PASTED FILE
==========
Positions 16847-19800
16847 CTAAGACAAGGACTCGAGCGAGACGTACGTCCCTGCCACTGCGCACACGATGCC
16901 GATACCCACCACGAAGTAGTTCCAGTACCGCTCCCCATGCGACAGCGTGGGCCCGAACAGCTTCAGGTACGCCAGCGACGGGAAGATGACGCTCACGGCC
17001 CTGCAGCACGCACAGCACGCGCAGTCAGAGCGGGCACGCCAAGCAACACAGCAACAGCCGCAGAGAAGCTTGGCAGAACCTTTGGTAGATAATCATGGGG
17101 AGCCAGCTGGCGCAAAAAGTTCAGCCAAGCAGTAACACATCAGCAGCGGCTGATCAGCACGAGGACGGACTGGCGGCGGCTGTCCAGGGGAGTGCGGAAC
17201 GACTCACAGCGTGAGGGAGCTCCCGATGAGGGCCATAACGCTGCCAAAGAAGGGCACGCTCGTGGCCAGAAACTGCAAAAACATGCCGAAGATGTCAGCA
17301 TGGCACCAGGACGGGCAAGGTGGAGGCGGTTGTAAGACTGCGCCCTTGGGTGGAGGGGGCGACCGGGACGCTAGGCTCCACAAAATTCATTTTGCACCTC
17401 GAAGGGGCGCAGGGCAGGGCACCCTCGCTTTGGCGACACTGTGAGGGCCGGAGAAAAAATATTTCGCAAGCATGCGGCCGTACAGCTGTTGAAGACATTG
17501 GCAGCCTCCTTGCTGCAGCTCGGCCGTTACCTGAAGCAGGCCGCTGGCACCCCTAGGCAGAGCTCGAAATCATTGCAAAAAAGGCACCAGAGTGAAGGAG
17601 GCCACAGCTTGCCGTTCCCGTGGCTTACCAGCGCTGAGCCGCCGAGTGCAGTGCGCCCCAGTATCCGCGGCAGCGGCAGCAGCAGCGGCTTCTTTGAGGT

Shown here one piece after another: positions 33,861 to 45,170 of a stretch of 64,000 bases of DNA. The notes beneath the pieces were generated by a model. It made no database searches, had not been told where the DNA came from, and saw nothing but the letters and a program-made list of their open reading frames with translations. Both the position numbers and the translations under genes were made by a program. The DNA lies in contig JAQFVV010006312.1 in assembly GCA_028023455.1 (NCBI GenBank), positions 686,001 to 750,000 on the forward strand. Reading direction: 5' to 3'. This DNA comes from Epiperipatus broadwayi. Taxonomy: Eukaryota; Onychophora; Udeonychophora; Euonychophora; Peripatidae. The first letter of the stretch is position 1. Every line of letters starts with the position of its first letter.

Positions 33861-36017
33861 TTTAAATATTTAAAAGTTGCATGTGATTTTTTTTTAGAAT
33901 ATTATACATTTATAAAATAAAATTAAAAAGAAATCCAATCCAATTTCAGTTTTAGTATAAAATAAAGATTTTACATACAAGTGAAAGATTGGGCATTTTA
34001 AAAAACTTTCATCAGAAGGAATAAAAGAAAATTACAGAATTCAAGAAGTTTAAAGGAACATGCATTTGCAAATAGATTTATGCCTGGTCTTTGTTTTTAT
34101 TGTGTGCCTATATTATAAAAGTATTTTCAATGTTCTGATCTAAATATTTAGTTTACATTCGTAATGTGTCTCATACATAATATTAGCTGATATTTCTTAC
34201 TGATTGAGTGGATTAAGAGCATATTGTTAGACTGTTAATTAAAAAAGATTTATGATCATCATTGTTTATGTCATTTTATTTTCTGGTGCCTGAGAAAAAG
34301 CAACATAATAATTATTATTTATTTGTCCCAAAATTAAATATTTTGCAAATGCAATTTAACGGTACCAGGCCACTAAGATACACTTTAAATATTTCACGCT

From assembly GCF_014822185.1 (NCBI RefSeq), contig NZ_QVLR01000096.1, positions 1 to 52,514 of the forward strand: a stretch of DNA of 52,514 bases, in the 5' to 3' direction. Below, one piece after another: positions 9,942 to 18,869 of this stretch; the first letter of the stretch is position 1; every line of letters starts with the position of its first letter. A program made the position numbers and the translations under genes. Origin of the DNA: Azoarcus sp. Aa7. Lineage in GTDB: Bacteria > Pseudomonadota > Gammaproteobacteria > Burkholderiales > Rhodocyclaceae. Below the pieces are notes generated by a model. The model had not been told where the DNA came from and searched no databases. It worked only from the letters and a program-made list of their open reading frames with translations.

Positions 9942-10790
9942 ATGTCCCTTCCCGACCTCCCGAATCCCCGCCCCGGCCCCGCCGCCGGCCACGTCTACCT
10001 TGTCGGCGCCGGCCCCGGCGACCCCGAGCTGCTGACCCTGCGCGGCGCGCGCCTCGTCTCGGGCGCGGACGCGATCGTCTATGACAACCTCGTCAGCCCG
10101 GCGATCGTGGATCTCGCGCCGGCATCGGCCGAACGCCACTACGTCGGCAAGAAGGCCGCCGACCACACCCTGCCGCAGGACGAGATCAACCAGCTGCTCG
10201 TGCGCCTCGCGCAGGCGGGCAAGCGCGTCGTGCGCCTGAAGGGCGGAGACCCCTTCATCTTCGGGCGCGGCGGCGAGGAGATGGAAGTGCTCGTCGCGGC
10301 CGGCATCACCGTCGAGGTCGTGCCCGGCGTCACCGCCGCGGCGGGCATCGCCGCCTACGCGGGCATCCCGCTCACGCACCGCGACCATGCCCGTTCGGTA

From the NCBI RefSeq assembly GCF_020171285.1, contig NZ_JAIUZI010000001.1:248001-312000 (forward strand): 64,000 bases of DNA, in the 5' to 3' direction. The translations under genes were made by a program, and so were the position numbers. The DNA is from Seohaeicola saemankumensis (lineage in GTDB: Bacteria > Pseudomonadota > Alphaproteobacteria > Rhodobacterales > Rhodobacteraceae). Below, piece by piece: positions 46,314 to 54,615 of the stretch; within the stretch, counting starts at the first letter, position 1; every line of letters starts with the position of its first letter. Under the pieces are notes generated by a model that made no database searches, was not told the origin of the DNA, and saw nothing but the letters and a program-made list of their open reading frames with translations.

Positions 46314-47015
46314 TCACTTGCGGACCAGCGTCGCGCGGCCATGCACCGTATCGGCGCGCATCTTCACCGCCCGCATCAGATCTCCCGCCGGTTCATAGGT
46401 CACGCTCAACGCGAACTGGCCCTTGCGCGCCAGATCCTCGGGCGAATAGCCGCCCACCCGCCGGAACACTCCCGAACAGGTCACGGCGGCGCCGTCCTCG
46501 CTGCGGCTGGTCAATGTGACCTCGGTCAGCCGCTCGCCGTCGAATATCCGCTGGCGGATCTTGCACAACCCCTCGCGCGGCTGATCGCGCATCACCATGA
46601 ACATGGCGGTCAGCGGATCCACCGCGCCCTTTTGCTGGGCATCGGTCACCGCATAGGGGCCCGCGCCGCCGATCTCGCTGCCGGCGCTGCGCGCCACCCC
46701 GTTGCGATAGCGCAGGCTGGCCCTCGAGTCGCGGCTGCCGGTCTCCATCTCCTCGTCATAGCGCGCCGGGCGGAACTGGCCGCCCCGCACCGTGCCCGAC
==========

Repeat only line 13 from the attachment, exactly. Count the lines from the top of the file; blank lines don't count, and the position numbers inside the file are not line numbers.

33861 TTTAAATATTTAAAAGTTGCATGTGATTTTTTTTTAGAAT